(Duke University Press, 2007), explores the role of cinematic images in the construction and maintenance of hegemonic conceptions of the world and interrogates the complex relationships between cinematic visibility, minority politics, and the labor required to create and maintain alternative organizations of social life. She is co-editor (with Colin MacCabe and Cornel West) of a selection of writings by the late James A. Snead entitled
European Pedigrees/ African Contagions: Racist Traces and Other Writing and author of several articles that have appeared in the journals
Qui Parle, The Black Scholar, Women and Performance,
and elsewhere. Her current research involves issues of
temporality, media and black and queer cultural politics;
digital media, globalization,
Sandro Mezzadra (1963)
works as Associate Professor of “History of
Political Thought” at the Department of Politics,
Institutions, History of the University of Bologna,
where he teaches “Colonial and Postcolonial Studies”
and “Frontiers of Citizenship”. He has been “eminent
research fellow” at the Centre for Cultural Research
of the University of Western Sydney, Australia
PUN Ngai Associate Professor at Department of Applied Social Sciences, Hong
Kong Polytechnic University, and Vice Director of Peking U- PolyU China
Social Work Research Center. She is the author of Made in China: Women
Factory Workers in a Global Workplace (Duke University Press and Hong Kong
University Press, 2005) which is the book winner of C. Wright Award of 2006.
Her current interests include global production, gender and labor in China.
She is also the President of the Chinese Working Women Network.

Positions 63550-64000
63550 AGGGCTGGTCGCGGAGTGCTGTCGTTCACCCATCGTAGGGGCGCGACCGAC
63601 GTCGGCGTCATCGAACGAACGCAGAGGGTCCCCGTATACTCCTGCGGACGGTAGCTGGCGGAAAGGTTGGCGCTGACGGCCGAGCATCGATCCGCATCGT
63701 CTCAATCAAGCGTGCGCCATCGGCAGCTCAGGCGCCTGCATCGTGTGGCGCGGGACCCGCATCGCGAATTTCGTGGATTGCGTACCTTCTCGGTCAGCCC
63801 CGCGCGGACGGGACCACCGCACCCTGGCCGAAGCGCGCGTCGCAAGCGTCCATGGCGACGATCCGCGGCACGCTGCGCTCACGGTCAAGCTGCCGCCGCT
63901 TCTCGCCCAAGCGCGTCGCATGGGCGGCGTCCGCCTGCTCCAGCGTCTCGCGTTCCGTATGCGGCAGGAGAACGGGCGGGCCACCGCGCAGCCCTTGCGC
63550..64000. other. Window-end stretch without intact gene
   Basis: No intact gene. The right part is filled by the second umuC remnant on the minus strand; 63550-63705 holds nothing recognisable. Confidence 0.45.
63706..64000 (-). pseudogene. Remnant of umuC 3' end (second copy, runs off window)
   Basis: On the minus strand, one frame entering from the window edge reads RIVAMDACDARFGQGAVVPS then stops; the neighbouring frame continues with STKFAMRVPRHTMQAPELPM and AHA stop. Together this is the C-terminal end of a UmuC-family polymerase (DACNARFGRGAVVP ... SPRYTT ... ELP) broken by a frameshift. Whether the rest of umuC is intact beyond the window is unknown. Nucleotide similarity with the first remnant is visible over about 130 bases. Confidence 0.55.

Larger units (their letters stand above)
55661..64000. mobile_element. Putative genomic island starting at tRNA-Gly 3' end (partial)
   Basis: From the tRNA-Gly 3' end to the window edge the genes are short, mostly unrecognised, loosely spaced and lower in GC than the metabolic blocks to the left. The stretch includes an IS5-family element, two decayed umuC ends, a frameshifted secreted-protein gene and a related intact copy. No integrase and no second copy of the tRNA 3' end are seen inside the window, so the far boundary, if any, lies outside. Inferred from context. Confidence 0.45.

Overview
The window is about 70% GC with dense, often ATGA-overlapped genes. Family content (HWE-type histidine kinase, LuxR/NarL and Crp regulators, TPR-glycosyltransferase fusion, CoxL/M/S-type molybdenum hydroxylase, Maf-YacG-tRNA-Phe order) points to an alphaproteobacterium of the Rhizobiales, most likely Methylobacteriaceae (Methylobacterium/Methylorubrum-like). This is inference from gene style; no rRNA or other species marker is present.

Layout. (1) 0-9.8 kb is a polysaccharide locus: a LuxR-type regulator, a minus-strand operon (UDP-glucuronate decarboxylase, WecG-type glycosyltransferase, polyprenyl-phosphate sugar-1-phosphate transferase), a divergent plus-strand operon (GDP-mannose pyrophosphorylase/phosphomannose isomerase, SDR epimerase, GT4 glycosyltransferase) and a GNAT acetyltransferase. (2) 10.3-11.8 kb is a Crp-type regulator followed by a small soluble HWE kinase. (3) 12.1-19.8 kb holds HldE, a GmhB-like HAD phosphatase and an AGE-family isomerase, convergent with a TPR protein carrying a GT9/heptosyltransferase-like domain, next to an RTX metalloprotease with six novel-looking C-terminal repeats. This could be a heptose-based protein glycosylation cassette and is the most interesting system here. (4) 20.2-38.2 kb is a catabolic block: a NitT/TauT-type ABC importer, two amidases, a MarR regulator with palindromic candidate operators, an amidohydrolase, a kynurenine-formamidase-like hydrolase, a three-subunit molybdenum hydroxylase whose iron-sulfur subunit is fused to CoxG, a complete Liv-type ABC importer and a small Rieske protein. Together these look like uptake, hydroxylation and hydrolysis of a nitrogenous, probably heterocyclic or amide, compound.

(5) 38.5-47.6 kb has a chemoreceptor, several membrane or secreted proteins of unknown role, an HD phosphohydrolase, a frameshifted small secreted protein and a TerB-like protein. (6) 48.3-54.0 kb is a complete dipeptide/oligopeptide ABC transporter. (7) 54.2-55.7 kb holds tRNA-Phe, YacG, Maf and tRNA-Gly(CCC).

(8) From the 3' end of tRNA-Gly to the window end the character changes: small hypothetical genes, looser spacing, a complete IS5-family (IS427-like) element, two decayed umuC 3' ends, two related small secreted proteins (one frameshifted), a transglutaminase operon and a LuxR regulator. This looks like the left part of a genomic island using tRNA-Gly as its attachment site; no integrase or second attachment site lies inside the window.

Vinod Raina, a
physicist by profession, resigned from Delhi
University to devote full time to grassroots work.
He is one of the pioneers of the People’s Science
Movement in India that attempts to empower people to
plan and implement their own developmental ideas and
needs, so as to reverse the trickle-down paradigm of
development. He is founding member of Eklavya, an
NGO which has been advocating alternative education
for more than two decades, whose curriculum was
adopted in the state school educational system.
Vinod has helped set up the All-India People’s
Science Network (AIPSN) and the Bharat Gyan Vigyan
Samiti (BGVS). He is presently a member of the apex
educational body of the Government of India, the
Central Advisory Board for Education (CABE).
Andrew Ross is Professor and Chair of the Department
of Social and Cultural Analysis at New York
University. He is the author of several books,
including Nice Work if You Can Get It: Life and
Labor in Precarious Times; Fast Boat to
China--Lessons from Shanghai, Low Pay, High
Profile: The Global Push for Fair Labor, No-Collar: The Humane Workplace and its Hidden Costs,
and The Celebration Chronicles: Life, Liberty and
the Pursuit of Property Value in Disney’s New Town.
He has also edited several books, including No
Sweat: Fashion, Free Trade, and the Rights of
Garment Workers, Anti-Americanism, and The University Against Itself: The NYU Strike and
the Future of the Academic Workplace.
Catherine Walsh is senior professor and director of the
Latin American Cultural Studies Doctoral Program at the
Universidad Andina Simón Bolívar in Quito, Ecuador where she
also directs the Fondo Documental Afro-Andino, a project
dedicated to the recuperation of knowledge in
Afro-Ecuadorian communities, and the Intercultural Workshop.
She has been an invited professor and scholar throughout the
Americas. Her current research interests include the
geopolitics of knowledge, decolonial thought and pedagogies,
interculturality, and the political-epistemic force of
present day Afro Andean and Indigenous movements, including
with regard to the re-founding of State.